By Blogger The Rat, at 10:59 PM  

  • Rat, those are the same reasons that the RCMP want a legal grow-op registry. And this approach to 'decriminalize' gun offences, like their attempt with pot, will satisfy no one.

    I'm pretty left of centre, but I see no good reason and many bad ones for the state having a list of guns and their owners.

    By Anonymous Anonymous, at 11:11 PM  

  • You still ignore the question - what do you do about the thousands of people who refuse to register their guns?
    Are they criminals and do you lock them up?
    To them its a principle and any compromise that continues to ignore their opinion is of no use.
    Either we have a law or we don't.



    Well, if people willingly break the law, I suspect you'd deal with them the same way you would with people who fail to register their cars, pets, etc.

    By Blogger calgarygrit, at 9:28 AM  

  • The Rat - You say it doesn't help the police. The police say it does. While I'm sure you know better than them, you could see why Iggy would take their word for it over yours, wouldn't you?

    By Blogger calgarygrit, at 9:29 AM  

  • "Well, if people willingly break the law, I suspect you'd deal with them"

    I'v read there are a few hundred thousand who refuse to register their guns as an act of civil disobeience. It would cost the government billions to prosecute them all. There is a gun owners website that had all the figures.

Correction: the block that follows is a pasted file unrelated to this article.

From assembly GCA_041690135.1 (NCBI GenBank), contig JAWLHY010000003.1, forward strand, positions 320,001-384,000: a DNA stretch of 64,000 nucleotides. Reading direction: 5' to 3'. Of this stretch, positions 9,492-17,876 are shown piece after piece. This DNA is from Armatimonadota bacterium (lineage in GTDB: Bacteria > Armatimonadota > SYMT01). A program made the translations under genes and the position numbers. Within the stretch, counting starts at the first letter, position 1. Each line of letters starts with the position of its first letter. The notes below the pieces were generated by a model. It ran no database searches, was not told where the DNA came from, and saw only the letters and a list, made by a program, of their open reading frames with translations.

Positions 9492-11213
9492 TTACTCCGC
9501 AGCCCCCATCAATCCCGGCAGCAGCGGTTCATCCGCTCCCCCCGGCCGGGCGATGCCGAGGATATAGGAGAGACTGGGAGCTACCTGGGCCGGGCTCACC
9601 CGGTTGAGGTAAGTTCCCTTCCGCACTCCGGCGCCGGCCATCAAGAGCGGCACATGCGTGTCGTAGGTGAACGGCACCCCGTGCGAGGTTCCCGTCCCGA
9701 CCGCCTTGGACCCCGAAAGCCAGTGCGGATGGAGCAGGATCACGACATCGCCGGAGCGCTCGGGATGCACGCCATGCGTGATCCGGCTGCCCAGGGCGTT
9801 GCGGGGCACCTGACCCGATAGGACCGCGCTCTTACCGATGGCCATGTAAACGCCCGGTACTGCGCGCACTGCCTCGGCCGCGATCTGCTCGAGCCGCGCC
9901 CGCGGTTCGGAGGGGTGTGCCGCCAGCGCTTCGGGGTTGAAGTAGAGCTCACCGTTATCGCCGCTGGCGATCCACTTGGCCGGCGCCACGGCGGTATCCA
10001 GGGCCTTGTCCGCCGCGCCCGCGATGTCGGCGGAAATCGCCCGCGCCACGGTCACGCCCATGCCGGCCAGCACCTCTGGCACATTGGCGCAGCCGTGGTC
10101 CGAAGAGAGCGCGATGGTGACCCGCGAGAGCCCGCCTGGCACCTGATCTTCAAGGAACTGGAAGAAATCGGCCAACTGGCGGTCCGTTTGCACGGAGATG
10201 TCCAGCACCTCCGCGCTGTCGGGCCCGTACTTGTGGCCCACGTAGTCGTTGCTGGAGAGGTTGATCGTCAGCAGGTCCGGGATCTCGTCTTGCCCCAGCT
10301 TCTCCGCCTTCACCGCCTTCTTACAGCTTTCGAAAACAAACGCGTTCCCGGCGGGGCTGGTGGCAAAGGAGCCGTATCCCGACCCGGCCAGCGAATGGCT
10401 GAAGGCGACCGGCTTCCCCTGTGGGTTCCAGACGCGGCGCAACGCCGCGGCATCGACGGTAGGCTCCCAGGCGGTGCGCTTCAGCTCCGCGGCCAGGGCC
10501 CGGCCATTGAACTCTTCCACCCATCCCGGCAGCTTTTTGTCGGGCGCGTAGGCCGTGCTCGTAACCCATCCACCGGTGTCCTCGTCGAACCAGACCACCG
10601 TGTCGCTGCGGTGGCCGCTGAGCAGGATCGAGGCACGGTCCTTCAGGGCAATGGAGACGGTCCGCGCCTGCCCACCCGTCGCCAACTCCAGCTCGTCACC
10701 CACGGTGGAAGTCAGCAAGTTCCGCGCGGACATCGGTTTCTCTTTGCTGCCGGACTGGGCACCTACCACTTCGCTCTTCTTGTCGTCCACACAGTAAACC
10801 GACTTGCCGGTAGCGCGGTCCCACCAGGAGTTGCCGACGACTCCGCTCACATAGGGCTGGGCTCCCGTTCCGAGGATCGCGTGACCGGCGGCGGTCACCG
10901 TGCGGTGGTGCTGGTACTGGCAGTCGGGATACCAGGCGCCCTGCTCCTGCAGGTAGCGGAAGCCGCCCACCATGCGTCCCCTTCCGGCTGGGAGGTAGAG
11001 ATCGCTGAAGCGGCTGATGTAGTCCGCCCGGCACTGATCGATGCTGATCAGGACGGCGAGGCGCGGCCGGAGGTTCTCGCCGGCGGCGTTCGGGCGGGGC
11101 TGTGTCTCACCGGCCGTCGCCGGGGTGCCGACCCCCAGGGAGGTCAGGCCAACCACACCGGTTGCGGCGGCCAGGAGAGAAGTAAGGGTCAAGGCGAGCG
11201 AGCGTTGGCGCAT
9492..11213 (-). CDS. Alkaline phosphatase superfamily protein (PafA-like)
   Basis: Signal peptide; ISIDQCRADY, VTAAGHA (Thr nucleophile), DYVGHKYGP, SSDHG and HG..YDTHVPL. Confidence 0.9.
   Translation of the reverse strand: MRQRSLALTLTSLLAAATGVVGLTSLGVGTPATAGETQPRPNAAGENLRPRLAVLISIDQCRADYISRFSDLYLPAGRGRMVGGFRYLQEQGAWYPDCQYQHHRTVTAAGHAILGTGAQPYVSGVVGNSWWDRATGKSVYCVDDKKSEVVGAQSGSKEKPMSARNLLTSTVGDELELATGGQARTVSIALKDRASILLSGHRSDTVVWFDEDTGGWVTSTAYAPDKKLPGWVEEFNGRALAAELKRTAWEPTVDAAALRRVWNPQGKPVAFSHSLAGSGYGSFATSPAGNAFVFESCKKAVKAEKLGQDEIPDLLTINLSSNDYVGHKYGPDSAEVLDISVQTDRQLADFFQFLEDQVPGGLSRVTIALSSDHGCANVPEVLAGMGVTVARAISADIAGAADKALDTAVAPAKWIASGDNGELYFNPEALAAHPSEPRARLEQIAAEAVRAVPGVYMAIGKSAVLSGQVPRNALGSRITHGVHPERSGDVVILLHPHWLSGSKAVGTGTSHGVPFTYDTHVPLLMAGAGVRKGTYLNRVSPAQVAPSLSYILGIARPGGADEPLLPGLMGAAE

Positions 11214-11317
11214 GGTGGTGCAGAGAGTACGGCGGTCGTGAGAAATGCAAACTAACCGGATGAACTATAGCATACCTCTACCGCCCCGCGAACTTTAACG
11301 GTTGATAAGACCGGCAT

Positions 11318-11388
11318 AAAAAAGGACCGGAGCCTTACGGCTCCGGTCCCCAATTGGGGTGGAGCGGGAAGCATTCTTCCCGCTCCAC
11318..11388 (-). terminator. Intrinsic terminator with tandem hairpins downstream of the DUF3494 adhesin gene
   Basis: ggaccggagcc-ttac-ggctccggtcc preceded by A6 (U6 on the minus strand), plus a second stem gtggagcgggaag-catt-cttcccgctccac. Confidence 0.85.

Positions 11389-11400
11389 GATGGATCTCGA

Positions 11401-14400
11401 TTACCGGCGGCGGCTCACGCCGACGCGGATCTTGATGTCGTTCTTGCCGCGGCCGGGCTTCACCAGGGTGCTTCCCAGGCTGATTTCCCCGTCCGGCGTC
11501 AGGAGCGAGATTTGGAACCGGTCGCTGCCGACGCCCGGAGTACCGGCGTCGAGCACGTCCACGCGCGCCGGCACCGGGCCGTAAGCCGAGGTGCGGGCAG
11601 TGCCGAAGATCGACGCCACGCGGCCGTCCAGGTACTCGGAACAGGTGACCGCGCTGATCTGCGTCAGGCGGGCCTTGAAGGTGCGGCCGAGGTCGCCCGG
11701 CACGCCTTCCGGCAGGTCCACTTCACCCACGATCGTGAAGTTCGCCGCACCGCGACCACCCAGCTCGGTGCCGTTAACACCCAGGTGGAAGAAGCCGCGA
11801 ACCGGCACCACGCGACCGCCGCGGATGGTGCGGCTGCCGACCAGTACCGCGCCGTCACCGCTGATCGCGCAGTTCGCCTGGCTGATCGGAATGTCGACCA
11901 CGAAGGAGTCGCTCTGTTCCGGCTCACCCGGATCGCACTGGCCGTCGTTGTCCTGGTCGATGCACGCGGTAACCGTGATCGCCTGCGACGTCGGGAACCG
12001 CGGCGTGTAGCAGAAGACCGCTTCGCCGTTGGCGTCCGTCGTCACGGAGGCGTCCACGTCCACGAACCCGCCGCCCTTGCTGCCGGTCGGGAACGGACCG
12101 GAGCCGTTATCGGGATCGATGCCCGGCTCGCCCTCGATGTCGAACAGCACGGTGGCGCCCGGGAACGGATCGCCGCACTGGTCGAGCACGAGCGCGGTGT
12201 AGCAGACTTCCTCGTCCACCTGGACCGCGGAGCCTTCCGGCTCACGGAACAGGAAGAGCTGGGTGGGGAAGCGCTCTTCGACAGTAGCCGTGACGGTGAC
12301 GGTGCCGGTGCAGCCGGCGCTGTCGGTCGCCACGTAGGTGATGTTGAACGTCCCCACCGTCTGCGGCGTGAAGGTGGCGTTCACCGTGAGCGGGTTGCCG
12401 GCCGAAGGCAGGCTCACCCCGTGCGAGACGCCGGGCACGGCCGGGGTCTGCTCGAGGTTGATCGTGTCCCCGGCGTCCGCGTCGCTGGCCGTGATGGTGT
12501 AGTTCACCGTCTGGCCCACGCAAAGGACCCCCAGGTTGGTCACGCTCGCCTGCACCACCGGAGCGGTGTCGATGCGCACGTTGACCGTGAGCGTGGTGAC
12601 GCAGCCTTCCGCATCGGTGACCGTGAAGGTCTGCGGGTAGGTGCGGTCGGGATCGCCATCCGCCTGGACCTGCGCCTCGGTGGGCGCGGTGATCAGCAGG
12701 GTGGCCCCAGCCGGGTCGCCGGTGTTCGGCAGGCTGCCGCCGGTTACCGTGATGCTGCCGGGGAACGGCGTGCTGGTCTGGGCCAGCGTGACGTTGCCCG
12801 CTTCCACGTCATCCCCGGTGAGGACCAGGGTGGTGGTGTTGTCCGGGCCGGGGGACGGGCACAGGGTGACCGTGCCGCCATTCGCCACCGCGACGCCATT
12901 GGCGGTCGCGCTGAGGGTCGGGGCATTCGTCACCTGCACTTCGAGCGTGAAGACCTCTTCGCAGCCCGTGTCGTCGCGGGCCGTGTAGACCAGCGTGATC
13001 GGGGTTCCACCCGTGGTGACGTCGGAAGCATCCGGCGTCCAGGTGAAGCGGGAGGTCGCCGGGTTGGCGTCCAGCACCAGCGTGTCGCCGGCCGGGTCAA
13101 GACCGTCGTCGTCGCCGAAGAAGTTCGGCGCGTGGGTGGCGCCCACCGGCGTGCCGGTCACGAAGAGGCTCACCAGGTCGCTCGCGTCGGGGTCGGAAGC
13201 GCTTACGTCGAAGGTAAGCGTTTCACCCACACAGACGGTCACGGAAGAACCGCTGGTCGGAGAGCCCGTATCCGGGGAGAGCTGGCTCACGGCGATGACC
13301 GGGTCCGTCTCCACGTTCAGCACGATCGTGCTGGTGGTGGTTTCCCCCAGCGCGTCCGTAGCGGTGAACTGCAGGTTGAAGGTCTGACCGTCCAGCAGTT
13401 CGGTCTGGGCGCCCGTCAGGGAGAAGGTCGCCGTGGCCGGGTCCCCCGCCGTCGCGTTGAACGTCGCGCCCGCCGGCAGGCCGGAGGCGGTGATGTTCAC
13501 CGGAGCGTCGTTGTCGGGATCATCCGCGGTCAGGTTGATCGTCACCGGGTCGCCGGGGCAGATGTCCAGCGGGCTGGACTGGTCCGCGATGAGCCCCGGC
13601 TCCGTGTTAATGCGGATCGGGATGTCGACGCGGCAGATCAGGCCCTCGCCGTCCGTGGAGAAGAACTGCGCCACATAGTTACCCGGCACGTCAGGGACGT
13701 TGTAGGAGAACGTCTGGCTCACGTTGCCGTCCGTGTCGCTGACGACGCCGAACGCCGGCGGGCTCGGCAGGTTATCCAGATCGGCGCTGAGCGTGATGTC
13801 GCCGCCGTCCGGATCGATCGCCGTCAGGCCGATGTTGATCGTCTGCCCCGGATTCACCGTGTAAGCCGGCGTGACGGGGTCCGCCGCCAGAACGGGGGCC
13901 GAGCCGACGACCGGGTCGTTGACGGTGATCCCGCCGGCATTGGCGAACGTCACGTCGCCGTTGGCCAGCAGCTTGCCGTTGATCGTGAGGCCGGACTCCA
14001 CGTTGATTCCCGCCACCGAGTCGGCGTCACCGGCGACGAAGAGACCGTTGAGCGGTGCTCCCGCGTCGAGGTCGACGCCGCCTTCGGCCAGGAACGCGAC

When you take all the people who refuse to register, add in the exempt aboriginals and the criminals who of course don't register, the registry is useless.
    The money wasted on the long arm registry would have been better used buying high tech lab equipment etc.
    The gun registry is not about fighting crime, it is about the idea of government control over citizens.

    By Blogger nuna d. above, at 12:21 PM  

  • Second, we’ll permanently eliminate fees for new licenses, renewals, and upgrades.

    Wonderful, so I, the taxpayer, have to pay for it? That's crap.

    In Calgary, I have to register my cats. And who pays for it? I do. I don't even know why I have to register my neutered, indoors-only cats, but apparently they pose some kind of threat or cost to the community? STUPID.

    Frigging big-brother governments. Grumble grumble.